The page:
While you do have the option to flee a battle once it gets going, it is quite annoying as it easily disrupts a story mission that you might currently be on. It does make sense that as your status grows so does the amount of danger around you, but the frequency of these attacks was definitely annoying and I think others will feel the same too after spending enough time in this mode.
The only other issue I had with World Tour lies in how inconsistent some of the presentation aspects are. There are healthy doses of cutscenes at key points within the story but once you begin exploring the world in real-time, every conversation is text-based with minor voicework to emphasize sounds and expression. I fully understand that it takes a great deal of animation work to make every character talk so I’m not going to critique this aspect too harshly. I just wanted to point out that this is what players can expect should they decide to play this mode.
One of the single best features of Street Fighter 6 lies in its masterful approach to gameplay and controls. The three control types are Classic, Modern, and Dynamic. Classic controls are best suited for veteran fighting game fans and revolve around using the full 6 button layout commands. Modern controls are ideal for players who want to perform special attacks easier with fewer buttons. Dynamic controls are recommended for casual fans who want to perform special attacks with just the press of a button.
These control types coupled with the Drive gauge system that I mentioned previously in my preview, make you rethink your strategy and add a ton of excitement to every encounter. Having all of these options at your disposal really opens up the floodgates to various types of gamers and makes Street Fighter 6 the most accessible entry in the series to date.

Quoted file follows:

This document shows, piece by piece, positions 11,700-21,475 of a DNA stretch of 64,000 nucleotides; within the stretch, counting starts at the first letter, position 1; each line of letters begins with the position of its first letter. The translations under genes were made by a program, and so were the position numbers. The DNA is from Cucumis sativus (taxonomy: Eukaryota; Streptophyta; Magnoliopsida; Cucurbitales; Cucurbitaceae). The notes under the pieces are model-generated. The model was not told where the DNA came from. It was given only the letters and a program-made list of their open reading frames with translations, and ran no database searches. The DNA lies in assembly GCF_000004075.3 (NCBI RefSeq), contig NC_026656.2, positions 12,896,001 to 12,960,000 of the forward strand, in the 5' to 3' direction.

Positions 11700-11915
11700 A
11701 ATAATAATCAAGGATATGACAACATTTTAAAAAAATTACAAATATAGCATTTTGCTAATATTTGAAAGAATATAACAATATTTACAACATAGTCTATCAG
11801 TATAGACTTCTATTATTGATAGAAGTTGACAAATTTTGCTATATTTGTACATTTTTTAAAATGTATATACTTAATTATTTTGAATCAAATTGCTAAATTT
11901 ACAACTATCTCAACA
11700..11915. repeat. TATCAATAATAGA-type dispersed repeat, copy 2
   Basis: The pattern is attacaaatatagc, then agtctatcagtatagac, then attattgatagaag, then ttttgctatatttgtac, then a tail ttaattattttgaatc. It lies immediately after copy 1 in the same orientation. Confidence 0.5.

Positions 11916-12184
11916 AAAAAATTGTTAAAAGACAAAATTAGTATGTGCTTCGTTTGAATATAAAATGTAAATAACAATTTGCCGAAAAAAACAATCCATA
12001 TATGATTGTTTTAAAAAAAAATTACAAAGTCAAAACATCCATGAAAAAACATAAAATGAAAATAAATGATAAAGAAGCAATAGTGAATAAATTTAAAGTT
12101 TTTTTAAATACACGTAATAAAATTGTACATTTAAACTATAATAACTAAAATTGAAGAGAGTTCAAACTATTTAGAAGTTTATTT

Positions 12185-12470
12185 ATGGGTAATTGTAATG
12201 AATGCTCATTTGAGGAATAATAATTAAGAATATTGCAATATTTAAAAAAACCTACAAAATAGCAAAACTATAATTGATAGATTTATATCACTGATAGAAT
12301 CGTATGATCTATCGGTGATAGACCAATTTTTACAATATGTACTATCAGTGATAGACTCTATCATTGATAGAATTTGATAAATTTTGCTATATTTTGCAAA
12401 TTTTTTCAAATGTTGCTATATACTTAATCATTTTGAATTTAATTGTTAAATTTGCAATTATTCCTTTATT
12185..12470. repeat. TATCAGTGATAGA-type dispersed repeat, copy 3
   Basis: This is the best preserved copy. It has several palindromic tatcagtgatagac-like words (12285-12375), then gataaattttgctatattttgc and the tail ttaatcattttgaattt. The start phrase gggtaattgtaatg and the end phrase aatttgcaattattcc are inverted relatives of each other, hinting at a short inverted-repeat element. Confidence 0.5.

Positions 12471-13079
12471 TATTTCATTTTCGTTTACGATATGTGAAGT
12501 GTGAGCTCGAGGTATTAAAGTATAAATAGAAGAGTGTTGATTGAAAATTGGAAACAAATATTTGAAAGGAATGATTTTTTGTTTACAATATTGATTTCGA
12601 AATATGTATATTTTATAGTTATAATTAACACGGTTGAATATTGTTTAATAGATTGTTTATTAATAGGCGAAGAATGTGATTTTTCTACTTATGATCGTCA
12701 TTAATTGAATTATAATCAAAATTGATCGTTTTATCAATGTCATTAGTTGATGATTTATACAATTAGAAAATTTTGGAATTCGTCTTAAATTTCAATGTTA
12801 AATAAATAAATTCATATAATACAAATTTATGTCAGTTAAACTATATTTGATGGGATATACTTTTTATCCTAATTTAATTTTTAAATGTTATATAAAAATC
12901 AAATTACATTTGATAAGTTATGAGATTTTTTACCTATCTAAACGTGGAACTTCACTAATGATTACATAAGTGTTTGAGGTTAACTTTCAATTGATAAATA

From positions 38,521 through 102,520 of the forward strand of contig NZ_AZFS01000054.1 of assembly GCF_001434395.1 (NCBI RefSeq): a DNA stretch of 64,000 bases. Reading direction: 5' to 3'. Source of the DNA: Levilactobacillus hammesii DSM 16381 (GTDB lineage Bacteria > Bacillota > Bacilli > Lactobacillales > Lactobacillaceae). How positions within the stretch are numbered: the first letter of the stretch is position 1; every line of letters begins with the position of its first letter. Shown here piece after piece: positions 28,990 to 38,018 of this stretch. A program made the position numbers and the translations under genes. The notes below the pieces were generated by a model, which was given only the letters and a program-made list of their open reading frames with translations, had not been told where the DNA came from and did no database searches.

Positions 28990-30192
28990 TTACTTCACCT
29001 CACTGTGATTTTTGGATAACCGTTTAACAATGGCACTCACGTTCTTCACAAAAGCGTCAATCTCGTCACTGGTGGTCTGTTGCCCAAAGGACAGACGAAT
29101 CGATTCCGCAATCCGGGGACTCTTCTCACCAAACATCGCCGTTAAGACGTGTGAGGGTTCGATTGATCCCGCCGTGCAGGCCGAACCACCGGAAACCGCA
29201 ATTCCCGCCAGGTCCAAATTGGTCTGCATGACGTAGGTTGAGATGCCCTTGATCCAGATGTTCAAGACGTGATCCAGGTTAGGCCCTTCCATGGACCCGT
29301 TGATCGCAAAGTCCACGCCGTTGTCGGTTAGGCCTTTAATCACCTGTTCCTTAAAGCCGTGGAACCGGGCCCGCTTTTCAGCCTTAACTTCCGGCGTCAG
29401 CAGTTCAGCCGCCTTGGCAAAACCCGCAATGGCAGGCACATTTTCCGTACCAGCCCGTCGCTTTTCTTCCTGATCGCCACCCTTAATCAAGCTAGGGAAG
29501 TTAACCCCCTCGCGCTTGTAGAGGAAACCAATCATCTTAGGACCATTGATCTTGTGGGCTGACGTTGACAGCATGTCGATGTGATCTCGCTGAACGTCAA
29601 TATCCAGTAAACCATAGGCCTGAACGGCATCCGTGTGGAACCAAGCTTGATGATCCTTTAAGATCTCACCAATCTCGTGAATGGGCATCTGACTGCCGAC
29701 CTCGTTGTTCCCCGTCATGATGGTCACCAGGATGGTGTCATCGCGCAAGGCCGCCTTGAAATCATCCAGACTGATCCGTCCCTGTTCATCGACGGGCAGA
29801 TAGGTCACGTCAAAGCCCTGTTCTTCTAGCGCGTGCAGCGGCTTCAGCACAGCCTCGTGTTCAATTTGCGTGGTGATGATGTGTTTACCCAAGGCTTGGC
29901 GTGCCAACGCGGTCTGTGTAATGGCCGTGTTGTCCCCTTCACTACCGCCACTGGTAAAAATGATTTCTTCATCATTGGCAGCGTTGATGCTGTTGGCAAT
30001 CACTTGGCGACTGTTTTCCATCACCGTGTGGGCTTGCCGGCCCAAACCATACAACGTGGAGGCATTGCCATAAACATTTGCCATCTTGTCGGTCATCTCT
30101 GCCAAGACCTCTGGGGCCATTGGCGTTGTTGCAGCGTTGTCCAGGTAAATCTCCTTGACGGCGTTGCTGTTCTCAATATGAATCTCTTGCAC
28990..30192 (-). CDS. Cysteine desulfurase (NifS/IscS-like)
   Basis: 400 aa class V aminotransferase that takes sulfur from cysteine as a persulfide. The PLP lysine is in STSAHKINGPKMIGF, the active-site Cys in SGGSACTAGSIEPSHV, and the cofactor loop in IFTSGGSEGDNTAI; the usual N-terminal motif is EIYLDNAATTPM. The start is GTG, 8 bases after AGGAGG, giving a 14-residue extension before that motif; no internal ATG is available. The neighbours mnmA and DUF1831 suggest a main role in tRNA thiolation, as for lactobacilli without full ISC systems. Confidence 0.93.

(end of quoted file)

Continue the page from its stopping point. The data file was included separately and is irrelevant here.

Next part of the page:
After checking out all that World Tour has to offer, the other two ways to play are Battle Hub and Fighting Grounds. Battle Hub is essentially the central place for players to interact with each other through various match types and tournaments. You also can customize your avatar even further by visiting other specialty goods shops. It’s worth mentioning that this particular mode is online only so make sure that you’re logged into your Capcom ID in order to enter.
Fighting Grounds features practice, local and online versus, an extreme battle mode, and the arcade single-player mode that I mentioned above. Unlike Battle Hub, you don’t have to be logged into your Capcom ID unless you choose to participate in online matches. Likewise, World Tour can also be played when offline. Lastly, it is worth mentioning that you unlock more cutscenes and key art after completing each Arcade story mode which further adds to the replayability factor.
In closing, Street Fighter 6 is an incredibly strong entry in the series and successfully continues Capcom’s story of making outstanding games. From the old school vs new school roster to the fully accessible fighting mechanics and modes, it’s evident that they honored the legacy of this genre with grace and poise.
This review was written based on a digital review copy of Street Fighter 6 for the Xbox Series X provided by Capcom.